I also received two new reviews. The first one from Why Not? Because I Said So, said the reviewer actually took her iPad to the theater so she could read a bit more of my book before the lights went out. I loved that! You can read what she thought of Ashes Ashes here
And this was my favorite line from the second review I got today at Sarah Aisling's blog: "Bellon’s writing is intriguing and descriptive, and she keeps the plot moving at a rapid-fire pace with no wasted words or unnecessary scenes to bog down the story." I definitely want to put that one in my keeper file. You can see the whole review here.
I am really loving this blog tour. And if you didn't know, you can enter to win a $25 Amazon gift card at any of the blog stops. Yay!
All right, on to First Page Friday. This one was fun because of what Ms. Shreditor thought of it. As always, thank you to both our author and our editor for all their hard work.
See you next week!
by Jaycie Allen
It stood motionless, less than ten feet away from Ryan. The sallow, blotchy skin barely hung on its bones. The not-quite-human’s lips were gone, eaten away by the fleas that had given it the virus. Now, only broken teeth, dripping with blood, glistened in the hot sunlight, and forced an aberrant smile onto its face, like a gruesome Halloween Jack-o-lantern. The tiny bugs still feasted on what was left of its healthy membrane.
It stared at him through clouded blue eyes; the whites tainted jaundice yellow with disease. Ryan wanted to run away from it. He knew he had time, but watching it kept him riveted to where he thought was his hiding place behind a forgotten industrial garbage bin. He shivered as gooseflesh coursed over his sweaty skin. This one appeared cognitive, unlike some of the other altered creatures. When it lifted its boney left hand, something caught the sun, refracting the light into minuscule rainbows onto the broken window by its fetid arm. A diamond. Her wedding ring—their wedding ring.
“Oh! Yuck! No, no, no! This is so stupid,” I said out loud, and I began tapping the delete key with more force than necessary to get rid of the last two disgusting paragraphs I’d just written. I glanced at Paddles, my fifteen-year-old polydactyl cat, who trilled at the noise my excessive pounding produced. “Why can’t I just be happy writing romance?” I asked him. He didn’t answer me in words, of course. But I interpreted his ears rotating backwards and half-closed his eyes as his way of saying, “You should be happy, Claire.”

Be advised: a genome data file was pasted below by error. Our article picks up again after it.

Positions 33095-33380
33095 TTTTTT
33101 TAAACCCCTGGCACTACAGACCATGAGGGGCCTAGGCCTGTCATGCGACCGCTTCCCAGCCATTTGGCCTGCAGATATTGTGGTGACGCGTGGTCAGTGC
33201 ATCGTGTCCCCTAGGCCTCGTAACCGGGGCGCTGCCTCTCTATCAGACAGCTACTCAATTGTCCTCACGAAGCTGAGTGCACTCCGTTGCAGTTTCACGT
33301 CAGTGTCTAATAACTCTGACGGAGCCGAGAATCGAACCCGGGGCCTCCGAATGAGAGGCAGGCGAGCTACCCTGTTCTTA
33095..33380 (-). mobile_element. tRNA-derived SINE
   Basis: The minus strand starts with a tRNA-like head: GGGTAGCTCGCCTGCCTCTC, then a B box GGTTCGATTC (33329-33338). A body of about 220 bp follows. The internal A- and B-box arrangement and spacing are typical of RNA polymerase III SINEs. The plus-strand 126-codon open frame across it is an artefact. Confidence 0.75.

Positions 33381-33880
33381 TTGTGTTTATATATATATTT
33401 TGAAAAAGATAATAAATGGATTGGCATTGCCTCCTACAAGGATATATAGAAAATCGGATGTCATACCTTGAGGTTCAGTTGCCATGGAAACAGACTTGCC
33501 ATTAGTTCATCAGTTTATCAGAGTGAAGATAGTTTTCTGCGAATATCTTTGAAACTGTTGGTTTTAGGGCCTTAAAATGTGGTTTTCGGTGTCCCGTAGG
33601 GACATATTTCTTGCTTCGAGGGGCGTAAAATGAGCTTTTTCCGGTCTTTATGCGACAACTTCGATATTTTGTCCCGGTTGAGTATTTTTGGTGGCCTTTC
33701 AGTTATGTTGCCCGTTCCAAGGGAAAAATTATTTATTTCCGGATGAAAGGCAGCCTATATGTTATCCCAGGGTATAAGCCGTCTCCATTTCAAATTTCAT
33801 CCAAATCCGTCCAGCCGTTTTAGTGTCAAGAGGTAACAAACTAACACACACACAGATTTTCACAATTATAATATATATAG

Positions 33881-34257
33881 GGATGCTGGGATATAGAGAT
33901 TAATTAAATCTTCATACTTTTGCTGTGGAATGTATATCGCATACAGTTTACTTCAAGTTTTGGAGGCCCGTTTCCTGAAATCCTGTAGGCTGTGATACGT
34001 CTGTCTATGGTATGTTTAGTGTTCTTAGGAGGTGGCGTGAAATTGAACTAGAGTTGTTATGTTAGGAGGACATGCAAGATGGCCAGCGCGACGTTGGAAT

Switching hands, I continued hitting the delete button, maybe not with as much enthusiasm. “At least I’ve published two in that genre. My editor probably won’t take a second look at this drivel.” I looked back at Paddles. “Would she?” I sighed. “What was I thinking? Moonwriting Publishing doesn’t even accept science fiction.”
Okay, I fell for it. Before I started reading, I took a cursory glance at this first page and noticed that the first half was italicized. I flexed my fingers, ready to take the text to task for mashing up a prologue and the actual beginning of the story—and a multitude of other sins, which we’ll get to in a minute. And then the italics stopped, and the evil genius of the first two paragraphs began to sink in. It was supposed to be over the top. Some of the errors in execution that activated my editorial radar might have been deliberate.
I’m going to break this week’s critique up into two sections: Ryan and Claire. Think of them as Goofus and Gallant, if you will. (If you aren’t familiar with these crazy fictional kids, you can find tons of their old comic strips from Highlights magazine on Google Images. To boil it down: Goofus bad, Gallant good.)
In all honesty, I wasn’t really going to eviscerate Ryan’s story. It’s flawed enough to give Claire agita, but I’ve read far, far worse. So what exactly does the first part of the sample get wrong? For starters, there’s some serious excess here. We have broken teeth dripping with blood, bugs feasting on membranes, and jaundiced eyeballs. It’s funny that Claire later classifies her piece as science fiction, because it reads more like campy horror to me. There are a lot of horror clichés herein. (However, bonus points to the author for spelling “minuscule” correctly. If I had a dollar for every time I had to fix the spelling of that word, I could afford a wheel of cheddar cheese that’s been aged more than six months.)
A few technical hiccups stood out to me in Ryan’s story that I suspect weren't intentional. For instance, we have “the whites tainted jaundice yellow with disease.” The syntax is a bit murky here. “Claire” could simplify this by saying “the whites jaundiced with disease.” You’ll also want to ditch the preceding semicolon and replace it with a comma. (Semicolons separate two independent clauses; we have an independent and dependent clause here.)
So what does Claire’s section of the sample get right? For starters, it’s funny. Claire has a distinctive voice. She’s self-deprecating and aware of her own flaws. Her feline sidekick, Paddles, provides comic relief in an already funny scene. There’s also something very “meta” about her commentary on book publishing. It speaks to the difficulty of the writing and submission process.
The First Page about First Page Friday
I have a feeling that the structure of this first page will garner mixed reviews. Ryan’s story sets up a pretty good fake-out. Someone reading this blind (as I did) wouldn’t know right off the bat that his story is somewhat of a farce and might deem it a cheap trick. I personally like it because of its aforementioned “meta” nature. This entire first page is like a satirical salute to the literary angst that powers First Page Friday every week—from the challenges of the writing process to the self-doubt to the agony over submission guidelines. These things are very real, and the author illustrates them in creative fashion here. Well done.